Last night, I (with my family and 300,000 of my friends and neighbours) descended on Melbourne’s CBD for the inaugural White Night Melbourne event. It’s an all night party celebrating the arts running from 7pm Saturday to 7am Sunday. The organisers had hoped for 100,000 people so they must have been a little blown away with the final estimates.
From shortly after 7pm, people on foot took over the streets. The trams weren’t running. Cars had nowhere to go. People lined the streets from side to side. For us, with two young kids, the crowds were a little overwhelming. The performers and the art installations were a little hard to see. If you looked hard and watched the crowds, there were gems to be found like the performer pictured above. He was the voice half of a duo making some great music in Flinders Lane. How happy is this guy!
I don’t know if it’s going to be an annual event now, but we might have to leave the kids at home next time so we can be more mobile and stay out later.
Taken on a borrowed camera, edited on a borrowed iPad, and uploaded using a borrowed laptop.
In this image, we have a makeshift game for the kids. Take a beached log and float it out perpendicular to the beach. Then challenge the kids to see how far out the log they can walk before they fall in. Lots of laughs and very cold kids.
More fun with reflections. This one is another camp fire.
Sorry about the sporadic posting, I’ve been finishing up processing images from a recent portrait session.
Here’s another wedding reception image. For some of the dance part of the evening, I wanted to use a technique that captures the motion and energy of an active scene. Note that the only post processing on this image was a bit of curves adjustment and a crop. I’m sure this technique is familiar to many, but just in case it’s a bit of a mystery, here’s what I did.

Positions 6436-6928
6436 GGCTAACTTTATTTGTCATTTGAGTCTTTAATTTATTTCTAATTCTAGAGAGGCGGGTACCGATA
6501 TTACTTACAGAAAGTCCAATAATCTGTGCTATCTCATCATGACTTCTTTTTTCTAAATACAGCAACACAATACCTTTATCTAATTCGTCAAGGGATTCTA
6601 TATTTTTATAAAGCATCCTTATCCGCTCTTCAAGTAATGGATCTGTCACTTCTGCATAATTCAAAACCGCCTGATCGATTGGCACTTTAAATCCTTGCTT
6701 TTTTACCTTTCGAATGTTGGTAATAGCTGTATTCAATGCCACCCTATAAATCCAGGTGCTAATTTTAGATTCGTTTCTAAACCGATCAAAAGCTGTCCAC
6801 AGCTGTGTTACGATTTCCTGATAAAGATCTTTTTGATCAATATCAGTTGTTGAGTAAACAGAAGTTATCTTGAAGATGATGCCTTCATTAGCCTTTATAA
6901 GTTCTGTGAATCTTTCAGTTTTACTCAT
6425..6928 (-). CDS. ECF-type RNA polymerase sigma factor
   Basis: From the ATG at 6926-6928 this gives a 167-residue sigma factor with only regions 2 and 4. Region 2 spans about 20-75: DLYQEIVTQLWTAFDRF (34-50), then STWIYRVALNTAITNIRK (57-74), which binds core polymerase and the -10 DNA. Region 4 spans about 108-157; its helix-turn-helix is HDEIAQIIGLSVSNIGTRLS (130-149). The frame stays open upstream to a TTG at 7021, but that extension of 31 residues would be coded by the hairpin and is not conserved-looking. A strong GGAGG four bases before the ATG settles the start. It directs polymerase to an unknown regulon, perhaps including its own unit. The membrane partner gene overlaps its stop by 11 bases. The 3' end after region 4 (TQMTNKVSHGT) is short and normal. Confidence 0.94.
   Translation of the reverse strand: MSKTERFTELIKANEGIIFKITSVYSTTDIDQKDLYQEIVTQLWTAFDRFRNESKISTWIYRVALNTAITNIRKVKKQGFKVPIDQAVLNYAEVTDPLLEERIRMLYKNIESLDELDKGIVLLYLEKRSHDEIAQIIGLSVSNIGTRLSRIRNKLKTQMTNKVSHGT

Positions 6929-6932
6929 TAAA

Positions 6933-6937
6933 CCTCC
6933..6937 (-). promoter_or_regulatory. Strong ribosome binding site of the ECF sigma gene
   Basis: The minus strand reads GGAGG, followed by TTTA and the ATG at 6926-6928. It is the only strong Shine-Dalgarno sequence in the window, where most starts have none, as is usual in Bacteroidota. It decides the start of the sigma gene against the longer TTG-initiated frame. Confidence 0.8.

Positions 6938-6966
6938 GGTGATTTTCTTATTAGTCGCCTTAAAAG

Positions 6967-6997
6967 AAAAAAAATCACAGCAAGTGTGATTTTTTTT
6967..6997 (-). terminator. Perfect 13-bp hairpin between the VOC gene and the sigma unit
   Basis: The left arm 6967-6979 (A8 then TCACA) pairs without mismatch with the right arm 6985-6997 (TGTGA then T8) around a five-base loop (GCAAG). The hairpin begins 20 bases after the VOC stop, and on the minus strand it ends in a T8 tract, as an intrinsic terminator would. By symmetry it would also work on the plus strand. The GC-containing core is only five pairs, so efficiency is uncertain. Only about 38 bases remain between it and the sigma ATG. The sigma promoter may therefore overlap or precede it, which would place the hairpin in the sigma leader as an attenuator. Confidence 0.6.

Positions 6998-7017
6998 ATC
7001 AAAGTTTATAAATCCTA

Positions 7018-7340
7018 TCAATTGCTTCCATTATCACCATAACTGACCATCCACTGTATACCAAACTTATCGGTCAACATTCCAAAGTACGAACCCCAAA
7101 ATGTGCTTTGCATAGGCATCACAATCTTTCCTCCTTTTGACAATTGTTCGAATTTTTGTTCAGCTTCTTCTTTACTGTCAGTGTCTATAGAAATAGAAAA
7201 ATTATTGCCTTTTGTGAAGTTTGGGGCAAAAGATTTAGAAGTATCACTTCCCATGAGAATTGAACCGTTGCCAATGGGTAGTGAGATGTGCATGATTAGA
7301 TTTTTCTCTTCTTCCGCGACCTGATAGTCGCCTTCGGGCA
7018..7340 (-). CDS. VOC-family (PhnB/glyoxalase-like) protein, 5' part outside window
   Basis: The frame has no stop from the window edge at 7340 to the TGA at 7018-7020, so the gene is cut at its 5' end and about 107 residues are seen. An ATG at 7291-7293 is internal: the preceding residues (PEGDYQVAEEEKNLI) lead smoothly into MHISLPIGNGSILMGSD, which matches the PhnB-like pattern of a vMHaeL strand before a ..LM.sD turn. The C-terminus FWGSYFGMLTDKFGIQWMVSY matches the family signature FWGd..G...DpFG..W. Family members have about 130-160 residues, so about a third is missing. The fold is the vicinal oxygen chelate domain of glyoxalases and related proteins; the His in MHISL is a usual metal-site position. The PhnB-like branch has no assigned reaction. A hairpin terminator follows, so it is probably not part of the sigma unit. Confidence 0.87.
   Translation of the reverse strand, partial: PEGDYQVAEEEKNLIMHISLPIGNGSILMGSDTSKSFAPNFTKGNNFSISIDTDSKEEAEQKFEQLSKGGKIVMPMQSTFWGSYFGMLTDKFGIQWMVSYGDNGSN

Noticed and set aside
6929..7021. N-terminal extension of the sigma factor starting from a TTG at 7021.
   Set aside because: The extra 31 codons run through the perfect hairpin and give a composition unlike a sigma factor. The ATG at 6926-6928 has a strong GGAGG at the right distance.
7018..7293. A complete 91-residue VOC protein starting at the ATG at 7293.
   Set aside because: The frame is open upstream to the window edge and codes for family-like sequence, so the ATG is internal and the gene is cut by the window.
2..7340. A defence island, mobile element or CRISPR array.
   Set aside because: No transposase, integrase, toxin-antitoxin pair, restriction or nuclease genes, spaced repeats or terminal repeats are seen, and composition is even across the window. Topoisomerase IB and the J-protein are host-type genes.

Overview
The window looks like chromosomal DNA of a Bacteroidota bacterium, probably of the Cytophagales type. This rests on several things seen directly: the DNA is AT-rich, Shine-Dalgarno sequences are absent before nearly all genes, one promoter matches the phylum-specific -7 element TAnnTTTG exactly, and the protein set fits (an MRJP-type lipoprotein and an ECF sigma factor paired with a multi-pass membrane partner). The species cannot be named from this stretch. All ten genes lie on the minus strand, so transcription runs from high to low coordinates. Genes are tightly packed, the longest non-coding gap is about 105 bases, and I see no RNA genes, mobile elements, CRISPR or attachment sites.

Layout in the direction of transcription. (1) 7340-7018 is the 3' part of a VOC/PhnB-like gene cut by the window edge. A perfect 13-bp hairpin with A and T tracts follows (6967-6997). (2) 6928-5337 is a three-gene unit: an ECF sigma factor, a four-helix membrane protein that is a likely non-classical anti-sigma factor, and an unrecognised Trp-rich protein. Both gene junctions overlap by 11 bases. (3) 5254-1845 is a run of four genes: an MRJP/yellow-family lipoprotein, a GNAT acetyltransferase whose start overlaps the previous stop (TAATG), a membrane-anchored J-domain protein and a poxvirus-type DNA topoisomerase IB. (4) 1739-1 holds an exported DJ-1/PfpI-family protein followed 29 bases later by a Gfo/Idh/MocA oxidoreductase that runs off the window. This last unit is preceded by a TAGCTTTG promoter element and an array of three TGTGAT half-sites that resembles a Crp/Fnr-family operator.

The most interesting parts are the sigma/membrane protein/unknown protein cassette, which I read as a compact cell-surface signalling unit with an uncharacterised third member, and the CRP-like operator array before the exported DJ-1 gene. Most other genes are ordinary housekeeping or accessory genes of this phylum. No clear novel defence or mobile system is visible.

I used a simple approach where I had the flash set to second curtain synchronization, the camera on manual and used a slow shutter speed (settings were ISO 50, f2.2, 100mm, 0.3s). With second curtain sync, the flash triggers at the end of the exposure rather than the default of triggering at the beginning of an exposure. When this is combined with a slow shutter speed, a moving subject will have a motion blur following them to a point of stillness.
In this image, the subject was not moving in a straight line, so the motion blur is in multiple directions. Also there were coloured strobes adding to the scene and freezing moments (like where her head is up and turned to the left). The technique creates a lot of misses, especially on a dance floor where there are lots of people moving in and out of the frame and flailing limbs appearing unexpectedly in your shot. I tried exposure times varying from 0.3s to 1.6s. The longer exposures tended to capture a bit too much chaos in a very active scene.
I think I came away with a few pretty fun shots that hopefully captured the energy of the evening.
I took this picture at a wedding reception recently. I had lots of images of the guests and wanted to get a different perspective; in this case, the perspective of someone on the outside looking in. It features neither the bride nor the groom (at least not so far as I can tell), but I hope it captures the notion of the party rather than any specific individual.
It’s been a little while since I shared one of my recent finds. I’m currently enjoying the photos of Alex Frank, especially from his recent trip to Japan. His most recent photo takes a slightly elevated perspective on the busy streets of Shibuya (in Tokyo) and captures the busy crowds in motion. Check him out!
Today’s image is quite similar to my previous post, but the images are separated by half the planet and a few years. It would seem there is something about boats reflecting in the ocean at sunset that catches my eye. The previous shot was on Canada’s west coast. Today’s image is on Australia’s west coast in the town of Busselton, a few hours drive south of Perth. This view is to the southwest. The line of land along the horizon is Cape Naturaliste.
This is a 4 second exposure which explains the movement in the mast on the left hand boat. The long exposure smoothed out the already fairly calm waters. At this stage, I was travelling without a tripod, so I believe I balanced the camera on a cement railing post and used the timer to avoid touching the camera.
I took this image on December 26, 2007 and it was hot. Really hot. The area around Perth had just experienced its three hottest days around Christmas. For three days in a row it was 45C to 46C (~115F). Hot enough to go in search of shelter in the middle of the day, but just fantastic for mornings and evenings at the beach.
That heat is another way this post is a world apart as we slide into winter here in central Alberta. Friday is supposed to be our first day where the high isn’t going to reach 0C. On the bright side, there’s still no snow yet.